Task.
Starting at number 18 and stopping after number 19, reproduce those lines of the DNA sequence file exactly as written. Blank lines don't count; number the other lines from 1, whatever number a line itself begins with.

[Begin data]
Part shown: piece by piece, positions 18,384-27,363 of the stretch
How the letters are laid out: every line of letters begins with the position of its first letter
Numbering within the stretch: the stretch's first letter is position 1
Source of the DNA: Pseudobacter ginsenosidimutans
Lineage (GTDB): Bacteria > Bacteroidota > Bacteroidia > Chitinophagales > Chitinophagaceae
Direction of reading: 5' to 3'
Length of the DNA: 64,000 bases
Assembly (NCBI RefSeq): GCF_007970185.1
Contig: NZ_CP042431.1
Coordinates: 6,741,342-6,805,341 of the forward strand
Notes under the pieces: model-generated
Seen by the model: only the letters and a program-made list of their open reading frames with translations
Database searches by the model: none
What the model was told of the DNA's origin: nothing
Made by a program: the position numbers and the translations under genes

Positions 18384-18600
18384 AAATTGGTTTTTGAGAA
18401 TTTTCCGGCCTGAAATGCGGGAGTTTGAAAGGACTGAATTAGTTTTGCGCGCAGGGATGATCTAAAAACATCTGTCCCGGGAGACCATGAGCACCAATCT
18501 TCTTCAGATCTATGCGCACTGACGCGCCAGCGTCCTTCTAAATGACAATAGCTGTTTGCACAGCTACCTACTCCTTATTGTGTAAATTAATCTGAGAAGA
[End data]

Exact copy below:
18401 TTTTCCGGCCTGAAATGCGGGAGTTTGAAAGGACTGAATTAGTTTTGCGCGCAGGGATGATCTAAAAACATCTGTCCCGGGAGACCATGAGCACCAATCT
18501 TCTTCAGATCTATGCGCACTGACGCGCCAGCGTCCTTCTAAATGACAATAGCTGTTTGCACAGCTACCTACTCCTTATTGTGTAAATTAATCTGAGAAGA